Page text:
You don’t take the lid off too fast – that’s dangerous.
What you do is release the steam slowly, with control – with a valve.
That’s exactly what you should do when you feel like the pressure inside of you is building up. But if you don’t have a valve, you need to install one.
In other words, you need to find a way to vent.
A healthy way to vent.
Here are some strategies I recommend for installing your very own pressure release valve in order to handle your anger.
Four Healthy Ways to Vent
- Exercise. Physical activity can be a great outlet to reduce tension. Removing yourself from the situation and going for a walk (even if it’s only laps around the house) can be a very effective way to relieve stress. Not only can this be effective in the moment, but a consistent exercise program, especially right now (assuming you do not have physical restrictions from your physician), can be helpful in lower baseline stress.
- Deep breathing. When you feel anger building, take a deep breath and count to 10 before responding to the situation. Breathe deep. Fill your abdomen, then your chest. Imagine clean, healthy air coursing through your body. When you exhale, exhale slowly and fully.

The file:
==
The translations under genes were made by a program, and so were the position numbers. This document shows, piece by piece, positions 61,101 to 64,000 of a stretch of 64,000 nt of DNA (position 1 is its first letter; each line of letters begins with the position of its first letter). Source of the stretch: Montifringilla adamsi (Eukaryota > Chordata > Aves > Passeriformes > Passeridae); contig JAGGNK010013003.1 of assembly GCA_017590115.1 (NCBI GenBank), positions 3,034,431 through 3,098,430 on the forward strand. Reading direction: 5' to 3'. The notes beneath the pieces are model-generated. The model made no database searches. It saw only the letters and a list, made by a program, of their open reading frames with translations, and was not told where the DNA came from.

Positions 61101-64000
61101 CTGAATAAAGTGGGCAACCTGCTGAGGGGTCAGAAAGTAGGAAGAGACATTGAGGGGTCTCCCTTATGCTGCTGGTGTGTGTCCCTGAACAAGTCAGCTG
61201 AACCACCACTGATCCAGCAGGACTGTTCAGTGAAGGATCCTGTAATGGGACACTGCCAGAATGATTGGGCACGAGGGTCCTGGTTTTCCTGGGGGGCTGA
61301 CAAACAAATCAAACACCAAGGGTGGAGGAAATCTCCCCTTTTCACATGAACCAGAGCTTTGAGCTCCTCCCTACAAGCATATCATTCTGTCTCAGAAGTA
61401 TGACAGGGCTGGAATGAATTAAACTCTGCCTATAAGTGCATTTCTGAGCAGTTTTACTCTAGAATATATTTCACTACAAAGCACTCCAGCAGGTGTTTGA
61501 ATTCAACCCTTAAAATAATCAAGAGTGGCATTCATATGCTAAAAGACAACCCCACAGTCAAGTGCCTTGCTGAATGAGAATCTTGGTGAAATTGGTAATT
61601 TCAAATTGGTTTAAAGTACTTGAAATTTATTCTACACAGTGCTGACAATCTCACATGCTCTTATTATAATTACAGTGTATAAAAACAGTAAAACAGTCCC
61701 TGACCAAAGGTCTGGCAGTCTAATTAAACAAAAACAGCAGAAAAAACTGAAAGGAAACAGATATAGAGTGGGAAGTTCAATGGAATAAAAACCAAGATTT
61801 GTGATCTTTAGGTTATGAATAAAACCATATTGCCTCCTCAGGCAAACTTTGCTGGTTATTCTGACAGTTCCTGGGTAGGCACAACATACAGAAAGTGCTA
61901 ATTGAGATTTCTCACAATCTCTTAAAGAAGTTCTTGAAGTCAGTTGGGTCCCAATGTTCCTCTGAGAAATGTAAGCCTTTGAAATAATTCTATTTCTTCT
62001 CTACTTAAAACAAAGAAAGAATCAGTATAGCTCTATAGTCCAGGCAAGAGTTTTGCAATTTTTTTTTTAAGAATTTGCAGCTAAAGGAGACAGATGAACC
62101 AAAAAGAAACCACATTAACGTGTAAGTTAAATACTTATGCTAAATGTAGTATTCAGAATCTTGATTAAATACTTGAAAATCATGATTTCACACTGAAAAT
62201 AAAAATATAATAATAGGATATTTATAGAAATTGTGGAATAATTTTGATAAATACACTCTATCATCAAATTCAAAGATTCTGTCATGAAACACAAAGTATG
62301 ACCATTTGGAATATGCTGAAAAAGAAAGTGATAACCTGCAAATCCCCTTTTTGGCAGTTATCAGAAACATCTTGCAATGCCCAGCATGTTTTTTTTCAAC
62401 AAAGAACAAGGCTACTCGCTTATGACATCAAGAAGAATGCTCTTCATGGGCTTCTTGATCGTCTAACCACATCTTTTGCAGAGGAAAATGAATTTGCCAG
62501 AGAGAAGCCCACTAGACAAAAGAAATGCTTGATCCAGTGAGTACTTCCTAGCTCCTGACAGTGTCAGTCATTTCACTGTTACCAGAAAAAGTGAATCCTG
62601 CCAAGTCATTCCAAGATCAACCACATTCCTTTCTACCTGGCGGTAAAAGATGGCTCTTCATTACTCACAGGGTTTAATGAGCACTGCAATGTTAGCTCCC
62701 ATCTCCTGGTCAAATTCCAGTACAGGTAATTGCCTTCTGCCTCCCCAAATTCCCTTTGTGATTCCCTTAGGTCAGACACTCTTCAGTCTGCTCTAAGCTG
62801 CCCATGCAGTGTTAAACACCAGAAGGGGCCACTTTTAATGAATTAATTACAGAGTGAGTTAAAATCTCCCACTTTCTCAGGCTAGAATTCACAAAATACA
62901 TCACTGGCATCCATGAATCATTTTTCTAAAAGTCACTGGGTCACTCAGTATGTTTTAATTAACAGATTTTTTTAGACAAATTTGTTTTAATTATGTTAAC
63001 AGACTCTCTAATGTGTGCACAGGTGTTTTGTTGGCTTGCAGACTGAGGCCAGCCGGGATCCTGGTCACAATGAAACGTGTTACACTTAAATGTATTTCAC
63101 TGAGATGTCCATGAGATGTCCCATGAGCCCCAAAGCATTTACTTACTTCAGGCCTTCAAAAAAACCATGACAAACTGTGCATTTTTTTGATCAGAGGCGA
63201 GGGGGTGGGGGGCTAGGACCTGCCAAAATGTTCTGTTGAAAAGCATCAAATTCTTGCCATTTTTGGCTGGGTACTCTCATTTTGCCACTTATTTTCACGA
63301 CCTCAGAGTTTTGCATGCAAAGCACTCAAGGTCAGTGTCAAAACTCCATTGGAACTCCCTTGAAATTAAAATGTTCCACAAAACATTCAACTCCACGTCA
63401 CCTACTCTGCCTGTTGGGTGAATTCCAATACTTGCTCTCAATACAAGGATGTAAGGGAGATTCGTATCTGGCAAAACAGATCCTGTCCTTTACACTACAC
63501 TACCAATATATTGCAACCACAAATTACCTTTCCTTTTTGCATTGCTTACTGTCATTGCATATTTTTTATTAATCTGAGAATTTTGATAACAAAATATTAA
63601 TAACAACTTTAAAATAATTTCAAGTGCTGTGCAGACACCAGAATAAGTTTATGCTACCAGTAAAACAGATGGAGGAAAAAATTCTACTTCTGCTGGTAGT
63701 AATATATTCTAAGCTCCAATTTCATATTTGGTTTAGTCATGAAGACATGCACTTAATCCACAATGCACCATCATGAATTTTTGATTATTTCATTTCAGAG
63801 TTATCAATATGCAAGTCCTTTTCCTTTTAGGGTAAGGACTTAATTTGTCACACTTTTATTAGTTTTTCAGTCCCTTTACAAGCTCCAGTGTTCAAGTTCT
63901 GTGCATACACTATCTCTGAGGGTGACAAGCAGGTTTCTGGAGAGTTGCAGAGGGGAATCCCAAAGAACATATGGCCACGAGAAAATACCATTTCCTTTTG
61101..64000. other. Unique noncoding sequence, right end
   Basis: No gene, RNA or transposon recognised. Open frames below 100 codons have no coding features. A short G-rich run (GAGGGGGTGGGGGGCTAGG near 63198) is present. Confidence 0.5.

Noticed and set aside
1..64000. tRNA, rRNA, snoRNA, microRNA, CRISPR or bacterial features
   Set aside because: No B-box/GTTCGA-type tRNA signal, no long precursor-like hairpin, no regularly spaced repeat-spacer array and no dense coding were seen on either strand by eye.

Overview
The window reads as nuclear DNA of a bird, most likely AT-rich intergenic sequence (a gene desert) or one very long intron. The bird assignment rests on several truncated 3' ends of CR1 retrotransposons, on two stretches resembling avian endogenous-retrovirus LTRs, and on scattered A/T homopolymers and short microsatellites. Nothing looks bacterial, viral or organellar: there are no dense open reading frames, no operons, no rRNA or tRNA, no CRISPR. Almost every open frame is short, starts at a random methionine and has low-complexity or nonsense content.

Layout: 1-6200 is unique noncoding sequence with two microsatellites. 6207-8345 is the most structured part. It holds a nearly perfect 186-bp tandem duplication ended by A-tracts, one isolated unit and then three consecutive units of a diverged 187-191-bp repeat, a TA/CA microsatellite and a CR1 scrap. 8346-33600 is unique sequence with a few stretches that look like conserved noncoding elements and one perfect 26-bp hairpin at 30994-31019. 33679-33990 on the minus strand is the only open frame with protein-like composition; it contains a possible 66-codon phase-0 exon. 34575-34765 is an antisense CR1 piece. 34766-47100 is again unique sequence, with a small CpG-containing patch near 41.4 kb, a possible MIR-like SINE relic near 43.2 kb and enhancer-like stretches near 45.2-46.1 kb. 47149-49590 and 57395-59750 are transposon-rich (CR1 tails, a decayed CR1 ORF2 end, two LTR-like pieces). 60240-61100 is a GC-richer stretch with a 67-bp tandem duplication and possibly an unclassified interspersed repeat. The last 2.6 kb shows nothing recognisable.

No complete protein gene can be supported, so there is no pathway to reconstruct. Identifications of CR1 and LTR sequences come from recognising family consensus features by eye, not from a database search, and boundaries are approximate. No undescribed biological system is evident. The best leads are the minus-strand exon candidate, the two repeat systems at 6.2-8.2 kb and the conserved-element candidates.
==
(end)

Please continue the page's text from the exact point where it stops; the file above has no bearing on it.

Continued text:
- Journaling. Write out your frustration in a letter or journal. Writing out what’s going on allows you to step outside of the situation and see it objectively. It helps you clarify exactly what you’re upset about, which can help you work through it.
- Communication.Sometimes talking to a trusted friend (or a counselor) can make all the difference. In the same way writing out what’s making you angry helps to clarify what’s going on inside you, explaining it to someone you trust can help you sort things out. A good friend may also have great ideas to help you with the problem, since they know you well.
Venting is not the only option available. Just like with a pressure cooker, you can develop strategies to keep venting, or you can find ways to turn down the heat.
Anger Management: Four Ways to Turn Down the Heat
- Meditation. Develop a daily meditation practice. Meditating 10 minutes per day can help you become more present and less reactive to your emotions.